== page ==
white house drama
Senior members of President Trump's administration like to joke that working for Trump is a lot like being part of Henry VIII's court, and after budget director Mick Mulvaney handed out copies of A Man for All Seasons — a play about Sir Thomas More, who was convicted of treason and beheaded after refusing to swear allegiance to the king — Trump's chief strategist, Stephen Bannon, found it amusing that an associate compared him to More, The New York Times reports.
Bannon doesn't have a lot of fans in the White House, the Times reports, and he has gone up against White House Chief of Staff John Kelly, National Security Adviser H.R. McMaster, and Trump's son-in-law and senior adviser Jared Kushner. At a recent dinner, even Fox News' Rupert Murdoch got in on the bashing, urging Trump to fire Bannon. But the president has been hesitant to cut ties, friends and aides told the Times, because he's concerned about what Bannon might do if he's no longer part of the administration. Bannon told friends he never planned on being in his position for more than a year, and he's going to try to ram his agenda through before he gets canned.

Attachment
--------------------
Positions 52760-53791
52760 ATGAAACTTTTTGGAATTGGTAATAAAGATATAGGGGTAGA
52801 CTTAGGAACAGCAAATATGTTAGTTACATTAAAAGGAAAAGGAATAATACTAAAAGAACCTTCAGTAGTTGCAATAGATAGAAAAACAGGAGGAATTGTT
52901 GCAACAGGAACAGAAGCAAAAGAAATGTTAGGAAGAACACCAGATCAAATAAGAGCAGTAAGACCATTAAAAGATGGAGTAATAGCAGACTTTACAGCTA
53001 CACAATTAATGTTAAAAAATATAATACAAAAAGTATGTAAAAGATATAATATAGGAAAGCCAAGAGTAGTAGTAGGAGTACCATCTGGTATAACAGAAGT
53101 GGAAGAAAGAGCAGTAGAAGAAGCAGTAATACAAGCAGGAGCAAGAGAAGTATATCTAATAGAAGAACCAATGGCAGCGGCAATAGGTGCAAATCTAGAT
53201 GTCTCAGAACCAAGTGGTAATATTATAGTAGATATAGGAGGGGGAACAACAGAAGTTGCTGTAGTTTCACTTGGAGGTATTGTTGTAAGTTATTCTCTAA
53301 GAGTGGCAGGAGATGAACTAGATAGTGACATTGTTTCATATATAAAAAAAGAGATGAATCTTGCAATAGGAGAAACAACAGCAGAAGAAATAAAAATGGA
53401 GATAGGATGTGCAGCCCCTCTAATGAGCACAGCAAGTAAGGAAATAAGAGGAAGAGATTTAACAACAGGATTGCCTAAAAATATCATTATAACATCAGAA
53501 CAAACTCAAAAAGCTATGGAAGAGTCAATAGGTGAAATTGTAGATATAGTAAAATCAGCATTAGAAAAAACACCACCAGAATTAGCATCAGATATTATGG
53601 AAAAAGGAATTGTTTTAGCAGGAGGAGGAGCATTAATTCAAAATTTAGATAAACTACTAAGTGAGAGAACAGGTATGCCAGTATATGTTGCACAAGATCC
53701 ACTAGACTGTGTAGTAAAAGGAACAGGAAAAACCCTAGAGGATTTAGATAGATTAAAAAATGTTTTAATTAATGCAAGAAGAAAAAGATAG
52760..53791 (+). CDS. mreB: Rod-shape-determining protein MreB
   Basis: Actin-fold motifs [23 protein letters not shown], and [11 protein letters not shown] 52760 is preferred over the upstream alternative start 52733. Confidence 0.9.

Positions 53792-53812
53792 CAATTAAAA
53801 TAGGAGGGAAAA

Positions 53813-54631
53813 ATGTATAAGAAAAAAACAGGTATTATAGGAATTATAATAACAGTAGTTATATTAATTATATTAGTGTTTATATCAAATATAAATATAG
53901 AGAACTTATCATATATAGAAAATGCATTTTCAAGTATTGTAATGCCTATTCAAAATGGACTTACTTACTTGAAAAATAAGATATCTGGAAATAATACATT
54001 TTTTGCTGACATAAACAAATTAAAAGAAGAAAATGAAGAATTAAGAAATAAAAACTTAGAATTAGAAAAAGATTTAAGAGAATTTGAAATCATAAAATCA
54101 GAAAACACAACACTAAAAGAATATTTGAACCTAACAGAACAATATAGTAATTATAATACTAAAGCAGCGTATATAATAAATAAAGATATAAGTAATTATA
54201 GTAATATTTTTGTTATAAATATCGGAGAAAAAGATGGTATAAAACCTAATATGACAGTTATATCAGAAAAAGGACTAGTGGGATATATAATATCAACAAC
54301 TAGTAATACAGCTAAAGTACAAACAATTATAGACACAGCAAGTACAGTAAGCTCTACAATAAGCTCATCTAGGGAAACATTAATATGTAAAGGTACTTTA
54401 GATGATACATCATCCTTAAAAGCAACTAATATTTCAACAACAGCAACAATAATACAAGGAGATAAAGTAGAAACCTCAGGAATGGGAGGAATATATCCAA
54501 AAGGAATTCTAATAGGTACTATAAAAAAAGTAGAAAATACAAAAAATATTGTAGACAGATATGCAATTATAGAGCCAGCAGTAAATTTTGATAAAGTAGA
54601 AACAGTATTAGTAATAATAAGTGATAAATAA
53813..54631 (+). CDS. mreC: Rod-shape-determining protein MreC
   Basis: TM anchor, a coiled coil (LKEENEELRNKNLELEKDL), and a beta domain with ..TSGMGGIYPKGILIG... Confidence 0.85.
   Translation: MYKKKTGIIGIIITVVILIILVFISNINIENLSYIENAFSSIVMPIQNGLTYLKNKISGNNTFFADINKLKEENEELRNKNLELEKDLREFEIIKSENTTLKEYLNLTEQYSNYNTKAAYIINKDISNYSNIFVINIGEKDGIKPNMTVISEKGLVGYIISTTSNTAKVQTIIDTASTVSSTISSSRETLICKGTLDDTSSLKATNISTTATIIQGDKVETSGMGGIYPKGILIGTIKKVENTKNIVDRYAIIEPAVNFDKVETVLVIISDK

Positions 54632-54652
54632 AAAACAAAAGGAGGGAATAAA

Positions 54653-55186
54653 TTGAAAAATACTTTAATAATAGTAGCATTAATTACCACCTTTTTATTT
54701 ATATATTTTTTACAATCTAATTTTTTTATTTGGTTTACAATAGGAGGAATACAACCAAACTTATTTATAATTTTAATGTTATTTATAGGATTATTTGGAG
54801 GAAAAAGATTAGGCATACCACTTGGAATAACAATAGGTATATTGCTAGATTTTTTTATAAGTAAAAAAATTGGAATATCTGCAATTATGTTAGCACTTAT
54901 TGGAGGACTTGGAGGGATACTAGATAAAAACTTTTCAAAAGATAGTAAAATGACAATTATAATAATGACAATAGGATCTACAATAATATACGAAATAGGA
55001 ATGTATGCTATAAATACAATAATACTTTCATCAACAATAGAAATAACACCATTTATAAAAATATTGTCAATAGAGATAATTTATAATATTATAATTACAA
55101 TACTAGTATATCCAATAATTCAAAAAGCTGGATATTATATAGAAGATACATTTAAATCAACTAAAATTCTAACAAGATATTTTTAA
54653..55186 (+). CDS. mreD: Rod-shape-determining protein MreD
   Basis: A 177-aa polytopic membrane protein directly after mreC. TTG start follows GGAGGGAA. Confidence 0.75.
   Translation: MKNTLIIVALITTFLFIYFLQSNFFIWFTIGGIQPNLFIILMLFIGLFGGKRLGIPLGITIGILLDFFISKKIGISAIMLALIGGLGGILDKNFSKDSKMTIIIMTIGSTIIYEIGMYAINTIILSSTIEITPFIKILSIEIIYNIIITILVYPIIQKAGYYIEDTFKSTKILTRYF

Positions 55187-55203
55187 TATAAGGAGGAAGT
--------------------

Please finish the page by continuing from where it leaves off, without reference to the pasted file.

Trump reportedly worked with Bannon on his first response to the white nationalist rally in Charlottesville, Virginia, which was quickly denounced by Republicans and Democrats for not going far enough to condemn neo-Nazis and white supremacists; Bannon warned Trump not to be too critical of far-right activists because they are part of his base, the Times reports. Bannon, who ran Breitbart when it established itself as a "platform for the alt-right," seems willing to "tolerate something that's intolerable," Mark Salter, a longtime adviser to Sen. John McCain (R-Ariz.), told the Times, and Salter doesn't think the White House "has a chance of functioning properly as long as there's a resident lunatic fringe."